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Few, if any, would argue with the statement that the Internet has revolutionized health-related communication.
What remains less certain, and unquestionably disturbing, is the degree to which this profoundly powerful tool—available to patients, physicians, researchers, and the general public—may actually be employed in ways that result in genuine harm.
A recent article featured in The New Yorker addressed this very topic, as it applies to traditional African medicine. Consider, for instance, the report from investigators at the University of Chicago, who queried a group of patients (n= 212) participating in phase I clinical trials on their use of unapproved biologically-based complementary and alternative medicine (CAM). Following their entry into the trials, these patients were scheduled to receive highly experimental anti-cancer agents. Thirty-four percent (n=72) of this population acknowledged that they were also using CAM while enrolled in the clinical trial. This figure is notable, and presumably a minimum percentage, as it is simply unknown how many more patients were not willing to openly admit they were regularly taking alternative medicines and supplements, possibly due to the disapproval such action would generate in their treating physicians.
The Proof is in the Prep
The University of Chicago research team correctly noted the potentially serious implications of their findings, both for the individual patients participating in the trials and for the impact on the research itself. Assuming the “herbal preparations” were actually biologically active, it is highly plausible that one (or more) of the following scenarios could occur, completely unrecognized by the researcher or patient. The herbal preparation could:
• Enhance the toxicity of the anti-cancer agent
• Independently produce a toxic eff ect that would be
incorrectly ascribed to the anti-cancer agent
• Interfere with a favorable biological eff ect of the
anti-cancer agent, possibly even leading to the inappropriate
abandonment of further study of the
drug in a particular setting
These outcomes may result in harm to the individual patients, as well as future patients participating in this particular trial, and may seriously interfere with an appropriate interpretation of the study. Where might patients (or their families) have learned about these “biological agents,” and where would they obtain their supply of these products? An even more provocative issue is the question of what information has been provided regarding these specific “biologicals” that would lead patients to make such a potentially risky decision to employ unapproved preparations when they are receiving highly experimental anti-cancer drugs, whose own side effects at this precise point in time are so poorly understood? A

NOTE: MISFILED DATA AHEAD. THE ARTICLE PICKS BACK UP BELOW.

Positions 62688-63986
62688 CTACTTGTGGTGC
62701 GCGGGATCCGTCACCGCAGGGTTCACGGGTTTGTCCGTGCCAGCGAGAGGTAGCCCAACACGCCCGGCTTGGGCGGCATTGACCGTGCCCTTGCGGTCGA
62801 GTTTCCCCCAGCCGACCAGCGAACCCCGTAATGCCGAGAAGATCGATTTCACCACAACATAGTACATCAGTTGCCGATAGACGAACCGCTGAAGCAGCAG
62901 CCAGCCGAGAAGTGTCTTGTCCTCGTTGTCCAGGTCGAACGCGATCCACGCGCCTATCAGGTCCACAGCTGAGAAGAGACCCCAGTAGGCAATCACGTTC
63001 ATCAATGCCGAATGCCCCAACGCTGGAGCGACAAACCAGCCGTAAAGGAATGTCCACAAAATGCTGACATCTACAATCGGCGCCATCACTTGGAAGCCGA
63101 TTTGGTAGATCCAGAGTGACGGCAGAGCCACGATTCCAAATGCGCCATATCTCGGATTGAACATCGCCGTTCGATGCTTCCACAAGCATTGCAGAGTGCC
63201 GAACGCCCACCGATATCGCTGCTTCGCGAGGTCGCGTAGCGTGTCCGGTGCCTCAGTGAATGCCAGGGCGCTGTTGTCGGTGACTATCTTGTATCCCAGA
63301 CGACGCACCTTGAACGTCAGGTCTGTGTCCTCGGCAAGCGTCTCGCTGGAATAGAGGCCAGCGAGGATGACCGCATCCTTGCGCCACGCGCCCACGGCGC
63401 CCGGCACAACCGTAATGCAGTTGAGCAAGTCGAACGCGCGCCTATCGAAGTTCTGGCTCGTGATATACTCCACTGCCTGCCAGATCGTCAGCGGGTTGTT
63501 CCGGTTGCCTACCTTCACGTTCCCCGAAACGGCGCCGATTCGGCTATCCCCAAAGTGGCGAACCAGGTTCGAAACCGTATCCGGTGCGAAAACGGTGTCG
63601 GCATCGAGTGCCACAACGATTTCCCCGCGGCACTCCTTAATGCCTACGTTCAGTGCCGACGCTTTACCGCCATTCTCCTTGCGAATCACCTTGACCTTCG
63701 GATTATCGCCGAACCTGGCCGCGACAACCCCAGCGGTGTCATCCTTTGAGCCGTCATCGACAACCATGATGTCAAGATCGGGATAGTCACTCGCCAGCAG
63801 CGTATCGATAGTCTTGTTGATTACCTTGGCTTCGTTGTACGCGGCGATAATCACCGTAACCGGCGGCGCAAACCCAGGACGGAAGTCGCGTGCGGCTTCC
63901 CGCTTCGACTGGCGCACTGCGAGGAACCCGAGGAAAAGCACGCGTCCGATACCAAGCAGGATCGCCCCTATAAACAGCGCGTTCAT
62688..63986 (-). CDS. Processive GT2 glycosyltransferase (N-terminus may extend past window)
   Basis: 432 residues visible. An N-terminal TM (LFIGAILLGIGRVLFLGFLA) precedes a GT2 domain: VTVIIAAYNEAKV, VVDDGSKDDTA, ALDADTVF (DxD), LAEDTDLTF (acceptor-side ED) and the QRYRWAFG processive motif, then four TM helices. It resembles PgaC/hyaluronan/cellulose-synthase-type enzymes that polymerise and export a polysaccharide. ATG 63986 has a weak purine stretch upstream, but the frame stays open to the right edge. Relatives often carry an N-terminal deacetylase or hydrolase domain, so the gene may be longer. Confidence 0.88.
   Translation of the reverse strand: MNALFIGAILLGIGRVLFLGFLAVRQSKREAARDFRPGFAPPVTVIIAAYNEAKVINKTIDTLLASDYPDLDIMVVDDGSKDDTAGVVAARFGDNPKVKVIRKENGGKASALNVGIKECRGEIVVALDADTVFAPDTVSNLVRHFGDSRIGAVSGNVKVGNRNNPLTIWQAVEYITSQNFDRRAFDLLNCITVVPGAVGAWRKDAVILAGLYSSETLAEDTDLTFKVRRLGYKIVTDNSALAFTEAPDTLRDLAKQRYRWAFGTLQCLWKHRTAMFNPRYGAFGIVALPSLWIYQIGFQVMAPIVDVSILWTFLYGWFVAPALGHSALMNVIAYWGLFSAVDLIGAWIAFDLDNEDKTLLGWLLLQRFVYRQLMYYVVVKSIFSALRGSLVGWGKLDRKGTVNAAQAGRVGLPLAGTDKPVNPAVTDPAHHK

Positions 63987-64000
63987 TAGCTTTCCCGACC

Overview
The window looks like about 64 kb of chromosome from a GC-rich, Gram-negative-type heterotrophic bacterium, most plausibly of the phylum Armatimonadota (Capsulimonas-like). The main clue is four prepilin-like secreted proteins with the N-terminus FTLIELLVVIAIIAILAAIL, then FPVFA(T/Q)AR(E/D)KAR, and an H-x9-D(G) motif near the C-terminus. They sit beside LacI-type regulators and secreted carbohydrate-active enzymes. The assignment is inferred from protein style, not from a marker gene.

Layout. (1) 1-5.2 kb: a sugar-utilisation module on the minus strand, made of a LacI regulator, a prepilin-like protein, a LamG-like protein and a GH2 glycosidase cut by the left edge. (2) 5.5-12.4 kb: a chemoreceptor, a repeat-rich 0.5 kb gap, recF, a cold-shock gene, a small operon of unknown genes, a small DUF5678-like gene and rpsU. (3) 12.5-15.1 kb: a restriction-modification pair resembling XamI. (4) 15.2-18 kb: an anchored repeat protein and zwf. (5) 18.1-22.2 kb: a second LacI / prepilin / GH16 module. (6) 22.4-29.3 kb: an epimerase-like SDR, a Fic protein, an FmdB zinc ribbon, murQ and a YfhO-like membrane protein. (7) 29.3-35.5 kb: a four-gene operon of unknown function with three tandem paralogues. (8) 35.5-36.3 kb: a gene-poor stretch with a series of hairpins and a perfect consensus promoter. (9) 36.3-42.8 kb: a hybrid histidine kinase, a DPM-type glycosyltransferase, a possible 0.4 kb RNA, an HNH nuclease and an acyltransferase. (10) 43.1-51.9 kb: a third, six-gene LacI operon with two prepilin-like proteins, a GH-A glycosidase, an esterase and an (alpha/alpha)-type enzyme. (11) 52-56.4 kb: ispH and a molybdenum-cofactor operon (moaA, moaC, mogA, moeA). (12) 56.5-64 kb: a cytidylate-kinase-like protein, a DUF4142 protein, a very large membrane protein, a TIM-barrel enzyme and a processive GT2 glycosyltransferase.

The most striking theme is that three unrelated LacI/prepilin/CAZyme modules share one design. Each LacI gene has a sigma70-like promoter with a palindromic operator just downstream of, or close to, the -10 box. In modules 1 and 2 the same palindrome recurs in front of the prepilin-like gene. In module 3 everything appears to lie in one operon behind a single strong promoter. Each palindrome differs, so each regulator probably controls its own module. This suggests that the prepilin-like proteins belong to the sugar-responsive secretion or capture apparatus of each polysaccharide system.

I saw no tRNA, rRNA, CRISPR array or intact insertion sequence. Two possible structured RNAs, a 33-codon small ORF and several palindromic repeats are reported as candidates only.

number of sources for both information about and supplies of these supplements can be proposed, including health-food stores and the patient’s personal advisors (family, friends). However, it is also obvious that the Internet has increasingly become a major supplier of both the information and raw material that can lead to these potentially risky, if not outright dangerous, practices.
On the Internet, a health-related site describing what it claims is a truly eff ective, natural, and completely safe alternative (nonmainstream medicine-approved) cancer management strategy may appear to be as scientifi cally valid as a site explaining the results of a well-designed, peer-reviewed trial. Specifi cally, a randomized phase III trial conducted in the identical clinical condition noted the “modest impact on survival of a newly FDA-approved treatment that caused substantial, but generally manageable toxic eff ects,” according to JAMA.
Nature of the Beast
There is no clear reason to believe that the technical sophistication of—and bells and whistles contained within—a website will bear any relationship whatsoever on the medically relevant value of its content. However, human nature being what it is, when otherwise rational individuals (and their families) are forced to confront a truly life-threatening medical condition, is it any wonder that some patients may elect—with or without the strong encouragement of others—to take what is described as a “miracle herbal” preparation, along with the conventional (or experimental) treatment, regardless of what their oncologist may say? Also, when provided with two very diff erent messages—one off ering limited hope and concerns regarding toxicity, the other essentially guaranteeing a favorable outcome—which reality would patients, and their families, want
The New England Journal of Medicine states that although multiple examples of the health-related risks regarding “herbal medications” available on the Internet can be provided, none is more impactful than the 2003 report describing the number of sites still selling aristolochic acid. The FDA noted this herbal prep was the confi rmed cause of renal failure and urothelial carcinoma. The documented risks associated with completely unregulated information, and known websites selling a variety of “herbal products” revealed to be harmful, almost certainly represents the proverbial “tip-of-the-iceberg” when considering the inherent dangers of these unapproved agents purchased through the Internet.